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The Shockbox Courtesy of Sheepwave

This tiny plastic Shockbox makes Magic: The Gathering games even more painful

The Gathering can be a very painful game. Sheepwave, a streamer and artist who also creates Magic: The Gathering content, doesn’t find this game too painful. Sheepwave created the Shockbox, which delivers an electrical shock whenever a player sustains damage.

Sheepwave tells, that the whole thing began as a joke. It was well within my capabilities and people responded positively. It’s a lot of fun to work in electrical engineering, and it was great to be able to create such an amazing spectacle.

The Shockbox, a plastic box with wires and balsa, is similar to a TENS unit. The Shockbox can be used by up four people at once (ideal for Commander or Two-headed Dragon games), and will zap a person after they have taken a random amount damage.

Magic players begin with 20 points of health, or more depending on how the match is structured. The goal of the game is to reduce your opponent’s life total by zero. This can be done by using a combination spells and monsters to hit your enemy in their face. The Shockbox tracks a player’s total life and every time they take damage, they press one button to the box.

It would be tedious to get a small jolt for each point of damage. Sheepwave came up with a clever way to keep the game interesting and the players engaged.

Sheepwave explains that it tracks four different thresholds of damage. “Once a player has taken damage beyond their threshold (which is a random value between 1 and 10, which the box modifies in order to build suspense at low levels of life), it activates shock. The duration of the shock is determined by how much damage the player did before it went off.”

Simply put, you don’t know when or how long you will be shocked. Sheepwave also programmed each button to flash as a warning to the player when they mark their damage. A shock is coming Soon(tm). This is the box in action.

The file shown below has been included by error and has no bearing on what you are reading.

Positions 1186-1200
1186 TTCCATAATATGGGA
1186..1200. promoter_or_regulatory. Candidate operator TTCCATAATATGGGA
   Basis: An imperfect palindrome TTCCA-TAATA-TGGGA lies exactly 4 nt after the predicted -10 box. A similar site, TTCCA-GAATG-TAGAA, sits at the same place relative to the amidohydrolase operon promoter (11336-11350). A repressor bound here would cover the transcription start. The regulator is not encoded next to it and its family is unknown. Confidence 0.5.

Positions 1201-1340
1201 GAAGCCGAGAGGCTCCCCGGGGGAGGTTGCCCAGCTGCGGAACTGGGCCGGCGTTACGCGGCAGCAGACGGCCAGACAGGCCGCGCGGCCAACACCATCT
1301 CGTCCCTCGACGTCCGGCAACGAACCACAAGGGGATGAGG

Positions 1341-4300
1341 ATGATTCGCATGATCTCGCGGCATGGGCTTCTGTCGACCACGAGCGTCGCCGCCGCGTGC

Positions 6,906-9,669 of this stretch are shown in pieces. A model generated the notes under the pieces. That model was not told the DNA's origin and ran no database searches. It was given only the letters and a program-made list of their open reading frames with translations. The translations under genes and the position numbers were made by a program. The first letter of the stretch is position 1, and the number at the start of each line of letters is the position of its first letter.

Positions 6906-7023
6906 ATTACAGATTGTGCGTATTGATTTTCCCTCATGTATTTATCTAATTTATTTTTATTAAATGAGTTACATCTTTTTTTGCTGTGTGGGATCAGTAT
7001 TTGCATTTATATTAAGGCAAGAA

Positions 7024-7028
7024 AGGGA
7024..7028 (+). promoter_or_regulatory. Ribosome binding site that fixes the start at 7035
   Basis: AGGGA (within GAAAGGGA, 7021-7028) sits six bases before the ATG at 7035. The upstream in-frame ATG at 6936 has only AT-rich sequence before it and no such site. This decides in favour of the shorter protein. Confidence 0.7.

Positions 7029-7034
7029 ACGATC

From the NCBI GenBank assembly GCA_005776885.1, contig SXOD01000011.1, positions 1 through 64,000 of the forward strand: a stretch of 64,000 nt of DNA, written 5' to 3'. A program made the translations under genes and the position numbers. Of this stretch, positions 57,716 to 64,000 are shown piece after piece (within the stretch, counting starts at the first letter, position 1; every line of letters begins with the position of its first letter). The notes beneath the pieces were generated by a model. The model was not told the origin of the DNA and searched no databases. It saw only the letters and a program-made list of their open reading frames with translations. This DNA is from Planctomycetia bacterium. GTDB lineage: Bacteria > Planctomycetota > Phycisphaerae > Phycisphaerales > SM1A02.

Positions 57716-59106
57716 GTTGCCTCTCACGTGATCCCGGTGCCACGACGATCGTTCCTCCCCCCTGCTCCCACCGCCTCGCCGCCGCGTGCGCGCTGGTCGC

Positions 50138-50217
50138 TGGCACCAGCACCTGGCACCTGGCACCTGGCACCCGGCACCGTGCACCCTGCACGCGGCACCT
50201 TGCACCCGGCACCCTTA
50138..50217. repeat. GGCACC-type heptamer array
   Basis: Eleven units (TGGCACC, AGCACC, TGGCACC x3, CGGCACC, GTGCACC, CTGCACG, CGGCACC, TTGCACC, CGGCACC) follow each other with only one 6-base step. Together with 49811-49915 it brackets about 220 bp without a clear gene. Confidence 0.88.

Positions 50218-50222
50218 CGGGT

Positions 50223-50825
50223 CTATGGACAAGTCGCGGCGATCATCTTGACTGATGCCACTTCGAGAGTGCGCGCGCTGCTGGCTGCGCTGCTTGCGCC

The box’s shocking mechanism is powered independently from all other components. It is powered by a single nine-volt battery, which is not strong enough to cause injury. Circuit breakers and fuse players were also added to the box so that it can be disconnected from the power source in an emergency.

“Making sure that the systems are separated means that even the worst case failure on one of them won’t put anyone at risk, and the Shockbox runs on internal batteries instead of a wall plug is an additional safety feature.”

Sheepwave also designed a calibration mode that allows players to adjust their shocks to a level that is most comfortable.

“While it was fun to portray the mad scientist without any regard for safety or mental sanity’ image on social media, I want people to understand that this is entertainment value only and I have put a lot more effort into safety features than I did anything else.

Sheepwave claims that shocks don’t really hurt.

They are somewhat unpleasant, but they can be quite thrilling. One time, an involuntary contraction caused me to drop a few cards on the table. This was very funny.

Sheepwave had been thinking about the box for a while, but it took her only about a month to build it. The biggest challenge was keeping the box compact.

Sheepwave stated that the project went through many revisions. 

Sheepwave has created some rules and limitations for the Shockbox to keep it interesting. The maximum health that players can gain is 60. Certain cards, especially those that arbitrarily end the game or prolong it beyond their life totals (e.g. Platinum Angel), are prohibited.

Eat shit blue control decks.

Sheepwave does not intend to sell the Shockbox. Don’t expect to see Sheepwave at Friday Night Magic attempting to terrorize and delight your friends.

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